Dear friends in Christ, grace and peace to you from God our Father and our Lord and Savior Jesus Christ.  Amen.

Martin Luther once said, “Next to Holy Scripture there certainly is no more useful book for Christendom than that of the lives of the saints especially when unadulterated and authentic.”    Well, now that the Sunday School children are away I can tell you the real story of Saint Lucia of Syracuse. It is the story of depicted on the bulletin cover.

Admittedly, it is difficult for a stoic Lutheran like me to meditate on authentic and unadulterated story.  After all, like countless Scandinavians and Scandinavian- Americans, I have been raised on the romanticized legend of Santa Lucia who brings light and joy into the world’s midwinter darkness.  My wife Janna and I have been celebrating Lucia for the entire 35 years of our marriage.   One of my earliest gifts to her was a music box of the Lucia processional which plays the traditional Neapolitan melody.  We both remember affectionately one distinct Sancta Lucia morning, when we were startled by the entrance of pre-dawn burglars into our home. We quickly shoved a heavy dresser in front of our bedroom door and waited quietly.  Suddenly, we heard the click of a cassette player and sounds of music up the stairs.  We then peaked out the narrowly cracked door and saw my boss’ teenage daughter wrapped in miniature Christmas tree lights ascending the stairs.   For most Scandinavians, Sancta Lucia is a popular figure essential to the celebration and wonder of December, and they would prefer to keep it that way. But my trip to Rome in May, taught me that the early Christian martyrs especially women seldom enjoyed a romantic life.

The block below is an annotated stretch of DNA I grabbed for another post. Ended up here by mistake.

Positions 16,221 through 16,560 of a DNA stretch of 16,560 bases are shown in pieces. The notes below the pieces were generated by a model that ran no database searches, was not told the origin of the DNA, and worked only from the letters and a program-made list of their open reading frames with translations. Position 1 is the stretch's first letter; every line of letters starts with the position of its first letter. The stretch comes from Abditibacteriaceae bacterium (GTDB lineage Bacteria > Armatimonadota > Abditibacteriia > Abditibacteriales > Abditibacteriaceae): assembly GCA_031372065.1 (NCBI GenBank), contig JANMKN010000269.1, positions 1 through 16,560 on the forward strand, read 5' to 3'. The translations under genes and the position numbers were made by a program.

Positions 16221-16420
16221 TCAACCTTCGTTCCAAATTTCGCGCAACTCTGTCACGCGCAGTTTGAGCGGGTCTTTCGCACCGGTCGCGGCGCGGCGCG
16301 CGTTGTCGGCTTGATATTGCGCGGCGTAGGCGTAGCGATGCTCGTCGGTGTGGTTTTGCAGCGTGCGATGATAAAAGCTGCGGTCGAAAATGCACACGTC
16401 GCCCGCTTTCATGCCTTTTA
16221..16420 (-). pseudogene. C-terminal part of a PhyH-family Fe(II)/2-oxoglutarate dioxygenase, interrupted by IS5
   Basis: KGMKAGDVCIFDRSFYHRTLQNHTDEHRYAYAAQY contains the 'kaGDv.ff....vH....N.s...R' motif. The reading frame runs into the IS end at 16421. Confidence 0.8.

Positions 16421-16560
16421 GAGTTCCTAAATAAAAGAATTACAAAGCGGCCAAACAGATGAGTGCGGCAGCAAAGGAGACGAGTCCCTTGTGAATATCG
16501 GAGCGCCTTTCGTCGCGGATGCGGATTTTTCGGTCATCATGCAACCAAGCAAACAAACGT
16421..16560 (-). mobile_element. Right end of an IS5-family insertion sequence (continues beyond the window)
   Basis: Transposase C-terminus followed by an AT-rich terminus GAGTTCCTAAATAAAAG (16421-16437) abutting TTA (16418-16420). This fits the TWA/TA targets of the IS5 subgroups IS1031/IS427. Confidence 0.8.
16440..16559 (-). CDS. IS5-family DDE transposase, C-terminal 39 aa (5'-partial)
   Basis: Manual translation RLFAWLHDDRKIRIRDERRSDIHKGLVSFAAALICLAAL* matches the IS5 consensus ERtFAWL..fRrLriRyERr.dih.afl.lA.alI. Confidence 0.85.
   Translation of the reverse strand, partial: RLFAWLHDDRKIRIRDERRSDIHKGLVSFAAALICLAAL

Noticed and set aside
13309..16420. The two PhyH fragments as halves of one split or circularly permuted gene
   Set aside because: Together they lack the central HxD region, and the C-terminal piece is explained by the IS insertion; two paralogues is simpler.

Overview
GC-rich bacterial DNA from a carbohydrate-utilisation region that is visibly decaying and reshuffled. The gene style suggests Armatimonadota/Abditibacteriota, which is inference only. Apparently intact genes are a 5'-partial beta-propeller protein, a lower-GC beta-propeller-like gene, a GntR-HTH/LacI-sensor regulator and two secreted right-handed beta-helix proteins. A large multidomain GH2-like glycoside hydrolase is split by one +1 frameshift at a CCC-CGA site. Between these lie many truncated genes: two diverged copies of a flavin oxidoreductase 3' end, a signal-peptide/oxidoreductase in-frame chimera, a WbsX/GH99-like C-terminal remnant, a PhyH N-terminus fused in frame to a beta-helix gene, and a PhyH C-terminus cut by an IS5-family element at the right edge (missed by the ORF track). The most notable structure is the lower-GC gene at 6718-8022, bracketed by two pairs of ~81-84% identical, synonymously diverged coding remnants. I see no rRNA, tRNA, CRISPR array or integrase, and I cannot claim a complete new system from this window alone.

In 284 AD, Emperor Diocletian came to power. He was the most remarkable imperial organizer since Augustus, and that talent, unfortunately, was not lost on Christians. In 303, Diocletian was encouraged by his co-emperor Caesar Galerius, to rouse patriotic feeling among the Roman population by hounding the Christians, even though his own wife belonged to the faith.  It was the first time in almost 50 years that an emperor had taken the trouble. Yet, as never before, the motive of this Great Persecution was the total extinction of Christianity. It was, it seems, the final struggle between the old and new orders, and therefore the fiercest. The first of Diocletian’s edicts prohibited all Christian worship and commanded that all Christian writings be destroyed.  It was into this world that Lucia of Syracuse was born in 283 AD.

The same year Diocletian became emperor, Lucia’s father died. Despite being born into a wealthy household, young Lucy was encouraged to share her good fortune with the poor by her bereaved mother who was suffering from an incurable disease. Fearing an early death, her mother arranged for Lucia to be married to a wealthy pagan man, but Lucia had undertaken solemn vows of celibacy. Her devotion found strength when her mother was miraculously cured of her disease, and so Lucia began to give away her fortunes to the needy in the name of God.  Unfortunately, these were the fortunes that her future husband and his family were due to inherit.  Her furious husband-to-be denounced her to the Governor of Syracuse. She was sentenced to live out her days in a brothel, but when the guards came to take her, she wouldn’t budge. It was said that the Roman guards tried to drag her to the brothel by attaching her to a cart drawn by oxen.  When this didn’t work, the guards tried to set her on fire, but the flames wouldn’t catch. This still wasn’t the end. Finally her eyes were gouged out and she was stabbed in the neck. When her lifeless body was being prepared for burial, her eyes miraculously reappeared. For this reason, Lucia is the patron saint of the blind.